Abdominal Fat Linked to Gallstones
Men are less likely than women to develop gallstones-crystallized clusters made mostly of cholesterol that form in the gallbladder and can cause symptoms, often after meals, ranging from indigestion to bloating to abdominal pain. But men who do appear to be at increased risk for gallstones have a particular type of body fat distribution-specifically, fat around their midsections.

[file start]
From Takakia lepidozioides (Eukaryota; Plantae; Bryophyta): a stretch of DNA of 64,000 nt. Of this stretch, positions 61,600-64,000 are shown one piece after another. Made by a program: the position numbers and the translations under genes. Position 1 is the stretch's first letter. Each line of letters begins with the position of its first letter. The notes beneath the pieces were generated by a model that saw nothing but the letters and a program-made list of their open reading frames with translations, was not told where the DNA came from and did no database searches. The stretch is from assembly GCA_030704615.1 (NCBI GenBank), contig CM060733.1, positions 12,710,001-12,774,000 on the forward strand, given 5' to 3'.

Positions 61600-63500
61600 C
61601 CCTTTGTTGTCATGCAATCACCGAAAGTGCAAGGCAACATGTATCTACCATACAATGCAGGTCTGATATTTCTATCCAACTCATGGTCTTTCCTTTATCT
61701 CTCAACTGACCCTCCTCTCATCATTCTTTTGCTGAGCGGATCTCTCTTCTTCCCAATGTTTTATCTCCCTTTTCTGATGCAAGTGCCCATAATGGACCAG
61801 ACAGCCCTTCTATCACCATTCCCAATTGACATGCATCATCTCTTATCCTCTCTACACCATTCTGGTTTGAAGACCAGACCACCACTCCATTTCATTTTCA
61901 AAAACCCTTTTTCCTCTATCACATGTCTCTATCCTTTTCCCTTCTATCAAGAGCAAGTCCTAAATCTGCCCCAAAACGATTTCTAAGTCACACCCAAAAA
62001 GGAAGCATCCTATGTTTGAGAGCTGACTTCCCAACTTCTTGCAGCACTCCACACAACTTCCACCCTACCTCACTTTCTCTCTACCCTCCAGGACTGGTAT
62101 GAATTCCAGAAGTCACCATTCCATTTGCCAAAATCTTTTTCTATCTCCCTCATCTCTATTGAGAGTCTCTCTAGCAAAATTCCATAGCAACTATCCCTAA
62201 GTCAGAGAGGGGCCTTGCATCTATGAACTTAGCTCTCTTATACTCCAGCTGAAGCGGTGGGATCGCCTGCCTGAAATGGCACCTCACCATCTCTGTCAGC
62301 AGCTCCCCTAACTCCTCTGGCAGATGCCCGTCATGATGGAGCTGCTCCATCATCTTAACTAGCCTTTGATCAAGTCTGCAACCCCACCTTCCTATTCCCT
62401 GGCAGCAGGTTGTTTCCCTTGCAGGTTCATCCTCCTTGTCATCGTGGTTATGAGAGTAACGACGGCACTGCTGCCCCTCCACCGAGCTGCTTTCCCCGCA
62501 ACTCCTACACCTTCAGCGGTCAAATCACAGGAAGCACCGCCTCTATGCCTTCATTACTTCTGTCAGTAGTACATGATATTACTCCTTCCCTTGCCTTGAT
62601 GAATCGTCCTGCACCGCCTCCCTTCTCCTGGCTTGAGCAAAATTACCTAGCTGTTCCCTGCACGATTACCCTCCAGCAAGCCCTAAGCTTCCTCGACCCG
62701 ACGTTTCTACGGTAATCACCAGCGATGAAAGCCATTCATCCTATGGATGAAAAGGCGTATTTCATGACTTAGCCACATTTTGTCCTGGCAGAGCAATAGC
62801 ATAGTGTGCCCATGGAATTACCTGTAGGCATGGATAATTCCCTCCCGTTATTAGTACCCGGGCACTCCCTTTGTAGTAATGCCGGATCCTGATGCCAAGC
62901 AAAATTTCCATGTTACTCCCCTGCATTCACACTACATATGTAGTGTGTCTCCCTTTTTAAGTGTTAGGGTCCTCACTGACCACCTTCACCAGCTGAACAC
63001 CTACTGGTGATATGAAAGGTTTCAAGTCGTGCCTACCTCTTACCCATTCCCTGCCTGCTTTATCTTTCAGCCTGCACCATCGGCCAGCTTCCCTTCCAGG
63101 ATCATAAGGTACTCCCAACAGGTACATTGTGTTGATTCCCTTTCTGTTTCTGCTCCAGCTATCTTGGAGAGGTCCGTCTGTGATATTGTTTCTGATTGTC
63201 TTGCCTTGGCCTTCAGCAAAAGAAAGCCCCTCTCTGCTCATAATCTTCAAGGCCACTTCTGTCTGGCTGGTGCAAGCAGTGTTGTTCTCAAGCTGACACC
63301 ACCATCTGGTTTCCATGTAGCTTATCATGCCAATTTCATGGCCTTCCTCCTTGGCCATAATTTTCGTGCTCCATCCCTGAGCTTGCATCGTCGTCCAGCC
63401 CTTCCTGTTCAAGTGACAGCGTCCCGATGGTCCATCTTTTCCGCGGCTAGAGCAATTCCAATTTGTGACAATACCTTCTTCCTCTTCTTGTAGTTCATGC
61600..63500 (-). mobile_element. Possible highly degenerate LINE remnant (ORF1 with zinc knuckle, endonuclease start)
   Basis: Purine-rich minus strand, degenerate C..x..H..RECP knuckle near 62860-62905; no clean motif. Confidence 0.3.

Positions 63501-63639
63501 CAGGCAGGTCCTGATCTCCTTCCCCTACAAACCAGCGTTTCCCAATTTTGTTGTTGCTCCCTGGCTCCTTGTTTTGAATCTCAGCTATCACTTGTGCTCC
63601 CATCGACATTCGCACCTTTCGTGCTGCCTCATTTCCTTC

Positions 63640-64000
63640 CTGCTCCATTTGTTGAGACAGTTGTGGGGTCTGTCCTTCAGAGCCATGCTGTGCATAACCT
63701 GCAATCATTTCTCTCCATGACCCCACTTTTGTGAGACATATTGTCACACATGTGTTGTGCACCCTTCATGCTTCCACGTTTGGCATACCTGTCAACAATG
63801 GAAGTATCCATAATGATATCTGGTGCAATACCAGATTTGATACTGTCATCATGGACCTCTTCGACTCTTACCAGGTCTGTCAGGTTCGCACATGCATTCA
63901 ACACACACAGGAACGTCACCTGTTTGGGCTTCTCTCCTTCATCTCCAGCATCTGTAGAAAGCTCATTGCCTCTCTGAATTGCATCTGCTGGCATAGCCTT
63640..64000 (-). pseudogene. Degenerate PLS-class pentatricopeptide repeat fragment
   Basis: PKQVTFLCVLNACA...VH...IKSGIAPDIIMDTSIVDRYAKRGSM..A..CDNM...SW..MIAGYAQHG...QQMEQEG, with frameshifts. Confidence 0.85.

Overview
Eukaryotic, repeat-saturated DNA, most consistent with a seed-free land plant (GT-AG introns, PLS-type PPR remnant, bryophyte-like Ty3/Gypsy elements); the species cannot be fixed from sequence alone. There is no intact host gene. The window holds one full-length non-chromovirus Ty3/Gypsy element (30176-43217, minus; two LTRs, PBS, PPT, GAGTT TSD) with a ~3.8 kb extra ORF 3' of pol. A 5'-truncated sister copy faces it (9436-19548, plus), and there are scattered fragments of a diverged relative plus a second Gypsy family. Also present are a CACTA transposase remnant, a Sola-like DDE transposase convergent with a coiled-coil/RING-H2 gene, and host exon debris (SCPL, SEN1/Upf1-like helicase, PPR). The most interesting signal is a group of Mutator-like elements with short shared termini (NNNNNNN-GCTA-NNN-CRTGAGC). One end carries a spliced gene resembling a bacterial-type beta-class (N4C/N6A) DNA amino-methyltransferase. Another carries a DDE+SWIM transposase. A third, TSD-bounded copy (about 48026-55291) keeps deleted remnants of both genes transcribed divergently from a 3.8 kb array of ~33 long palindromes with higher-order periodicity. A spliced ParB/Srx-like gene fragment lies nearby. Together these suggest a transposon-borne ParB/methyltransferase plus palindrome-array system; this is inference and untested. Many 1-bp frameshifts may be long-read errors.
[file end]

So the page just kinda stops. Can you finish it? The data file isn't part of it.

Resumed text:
Harvard researchers who followed nearly 30,000 male health professionals for 11 years found that men whose waist circumference (after adjustment for height) was at least 40.4 inches had a risk of gallstones that was almost three times higher than men whose waist circumference was less than 34 inches.
Abdominal fat may raise the risk for gallstones for the same reason it raises the risk for conditions like diabetes and cardiovascular disease. Fat in the midsection is more metabolically active than fat distributed in the lower body, meaning that it produces and releases greater amounts of substances like fatty acids and hormones.